Today was a serious test: was the market going to completely give it away, or was what we saw today the bottom. In clear order, it seems that, all other things being equal, we hit a bottom on Friday. Watching the relationship between S&P and VIX intraday, one could see earlier in the day, even as the SPX was hitting new highs, the VIX was climbing. We quickly sold off.
As vol rallied earlier this week, it was noted by a few people that the spread between SPX vol, the VIX and NDX vol, the VXN is at its widest point in years. One might think that with the NDX calming down and VIX moving back to the sub 14 level that the spread would have tightened significantly...it has not. Take a look:
It has been about a month since the VIX broke from its highs. Since then the S&P has crept higher and/or floated around 1850-1880 somewhat consistently. While there has been some gyration of prices for the most part, SPX vol has been stable. At the same time, VIX has been so stable and range bound at a level that remains stubbornly above 14 and more like 14.50-15%. However, I am wondering whether that time may be ending. Take a look at the VIX futures from Today and two days ago.
Today, after the bell, Citigroup had an exceptionaly large put trade. On top of having a much larger put to call ration than one might expect, one has to wonder if the Fed wasnt the only person that thought Citi's capital plan wasn't up to snuff. IV rallied all day even as the stock kinda just sat there. The most notable trade was a big 'buy-write' trade where a customer bought the 46 puts and C stock 'delta neutral'
Today, as Janet Yellen spoke, the markets got spooked. She seemed to potentially move up the time table on when rates might move. Markets got rattled...for a second. Check out the way VIX and VIX option vol (VVIX moved).
The VIX is now near 14.50, and IV is now back at 75%. Sounds great, except, that is still elevated relative to where the lows have been over the last year or so. So the question is, is the market ready to start a normal move higher, or is this a simple break before China and Russia cause more problems? Keep an eye on the range the VIX trades in, since the VIX topped 20 last month it has failed to hold below 14, additionally IV of the options stayed high and kept creeping higher. Take a look at the chart below:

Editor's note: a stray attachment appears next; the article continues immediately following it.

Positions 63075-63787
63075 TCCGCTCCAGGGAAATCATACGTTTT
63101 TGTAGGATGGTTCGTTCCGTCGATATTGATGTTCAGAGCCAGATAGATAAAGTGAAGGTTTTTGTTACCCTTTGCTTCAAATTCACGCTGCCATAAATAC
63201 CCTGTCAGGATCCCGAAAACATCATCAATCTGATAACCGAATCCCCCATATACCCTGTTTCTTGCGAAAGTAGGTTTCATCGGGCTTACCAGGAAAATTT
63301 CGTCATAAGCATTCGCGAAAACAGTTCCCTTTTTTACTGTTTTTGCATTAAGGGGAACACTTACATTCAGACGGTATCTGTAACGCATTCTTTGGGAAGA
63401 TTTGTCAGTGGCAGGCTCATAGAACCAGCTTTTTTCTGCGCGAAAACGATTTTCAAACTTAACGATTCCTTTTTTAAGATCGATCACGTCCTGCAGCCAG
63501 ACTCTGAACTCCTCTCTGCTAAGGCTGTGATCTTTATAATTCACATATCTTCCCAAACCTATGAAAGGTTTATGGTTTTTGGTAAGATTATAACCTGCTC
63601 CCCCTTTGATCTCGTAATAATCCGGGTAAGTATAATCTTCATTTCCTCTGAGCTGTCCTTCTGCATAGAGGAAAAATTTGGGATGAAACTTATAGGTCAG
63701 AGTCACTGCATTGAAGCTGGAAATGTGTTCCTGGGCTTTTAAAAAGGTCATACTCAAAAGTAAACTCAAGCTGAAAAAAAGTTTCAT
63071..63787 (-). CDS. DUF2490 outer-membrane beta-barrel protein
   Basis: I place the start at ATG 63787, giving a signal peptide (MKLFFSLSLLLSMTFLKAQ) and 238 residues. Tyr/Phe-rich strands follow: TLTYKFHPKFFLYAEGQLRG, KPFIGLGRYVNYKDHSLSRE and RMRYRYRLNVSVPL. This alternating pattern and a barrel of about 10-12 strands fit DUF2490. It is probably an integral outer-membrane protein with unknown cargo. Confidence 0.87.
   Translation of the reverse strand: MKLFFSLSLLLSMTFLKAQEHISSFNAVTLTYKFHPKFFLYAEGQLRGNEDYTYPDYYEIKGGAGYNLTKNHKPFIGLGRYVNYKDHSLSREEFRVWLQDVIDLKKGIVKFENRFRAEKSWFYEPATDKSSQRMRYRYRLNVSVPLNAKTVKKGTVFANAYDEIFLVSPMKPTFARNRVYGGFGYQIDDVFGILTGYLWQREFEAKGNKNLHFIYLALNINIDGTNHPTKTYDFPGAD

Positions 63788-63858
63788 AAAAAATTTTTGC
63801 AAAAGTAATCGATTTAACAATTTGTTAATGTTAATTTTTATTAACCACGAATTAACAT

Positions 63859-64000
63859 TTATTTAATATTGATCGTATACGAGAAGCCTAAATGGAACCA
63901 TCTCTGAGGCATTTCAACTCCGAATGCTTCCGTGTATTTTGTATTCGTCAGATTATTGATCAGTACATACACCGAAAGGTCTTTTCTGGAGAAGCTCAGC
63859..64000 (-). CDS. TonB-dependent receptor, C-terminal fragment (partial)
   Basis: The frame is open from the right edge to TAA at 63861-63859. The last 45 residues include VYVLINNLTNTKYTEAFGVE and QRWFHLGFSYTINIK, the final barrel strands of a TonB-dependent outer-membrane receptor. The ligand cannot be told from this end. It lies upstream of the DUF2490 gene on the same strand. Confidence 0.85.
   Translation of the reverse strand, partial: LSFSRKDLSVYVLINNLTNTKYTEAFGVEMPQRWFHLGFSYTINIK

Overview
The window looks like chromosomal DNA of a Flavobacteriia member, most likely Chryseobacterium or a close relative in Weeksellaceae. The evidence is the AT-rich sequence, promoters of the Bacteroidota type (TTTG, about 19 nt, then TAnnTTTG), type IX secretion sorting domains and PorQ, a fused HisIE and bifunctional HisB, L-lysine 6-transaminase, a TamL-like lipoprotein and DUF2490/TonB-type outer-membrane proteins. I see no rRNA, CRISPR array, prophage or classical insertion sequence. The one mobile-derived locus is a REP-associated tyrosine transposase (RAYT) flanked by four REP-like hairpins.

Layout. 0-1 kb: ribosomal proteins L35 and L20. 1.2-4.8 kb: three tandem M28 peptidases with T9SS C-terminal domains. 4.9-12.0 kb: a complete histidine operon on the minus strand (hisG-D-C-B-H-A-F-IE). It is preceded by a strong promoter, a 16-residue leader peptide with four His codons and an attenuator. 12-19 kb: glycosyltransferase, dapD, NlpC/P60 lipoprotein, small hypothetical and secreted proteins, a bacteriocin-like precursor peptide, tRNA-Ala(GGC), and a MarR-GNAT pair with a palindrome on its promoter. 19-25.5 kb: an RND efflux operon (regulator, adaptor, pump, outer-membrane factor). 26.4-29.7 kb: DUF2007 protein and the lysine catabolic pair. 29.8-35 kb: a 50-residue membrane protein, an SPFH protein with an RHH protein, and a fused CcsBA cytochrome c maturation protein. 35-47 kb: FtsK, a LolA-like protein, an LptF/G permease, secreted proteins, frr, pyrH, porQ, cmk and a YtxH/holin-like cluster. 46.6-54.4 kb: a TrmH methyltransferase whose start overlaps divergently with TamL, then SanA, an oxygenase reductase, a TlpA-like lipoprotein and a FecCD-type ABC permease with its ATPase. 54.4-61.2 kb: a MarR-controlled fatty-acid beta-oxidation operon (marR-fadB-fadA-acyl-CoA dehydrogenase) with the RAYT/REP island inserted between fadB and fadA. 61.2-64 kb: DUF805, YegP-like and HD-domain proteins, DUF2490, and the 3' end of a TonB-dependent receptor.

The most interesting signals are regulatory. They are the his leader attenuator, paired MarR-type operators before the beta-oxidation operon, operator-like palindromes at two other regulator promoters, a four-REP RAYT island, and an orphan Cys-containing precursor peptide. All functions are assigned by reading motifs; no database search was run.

One of the interesting things to look at is the correlation of a stock to its IV. One thing we know is that typically, when IV is creeping up with a stock price, at a minimum, there is going to be a strong move at some point. The vol will almost always 'pay the piper.' We saw this recently in VIX. While VIX itself stayed stable and (relative to the last year) elevated 14+ , the IV of its options was slowly climbing:
In a recent conversation I had with Amy Wu, of RBC, she brought up that one of the reasons that volatiltiy has been so slow as of late is strategic stock buy backs. It has established floors for stocks like AAPL, and potentially even the whole market. Yet, at a certain point, even with buy backs, IV's get to the point of being silly cheap. It appears that the VXAPL (vix of AAPL) may finally be bottoming after touching levels that we have never seen before (in this iteration of AAPL). Believe it or not, the stock went up and call buyers entered the market for the 1st time in a while.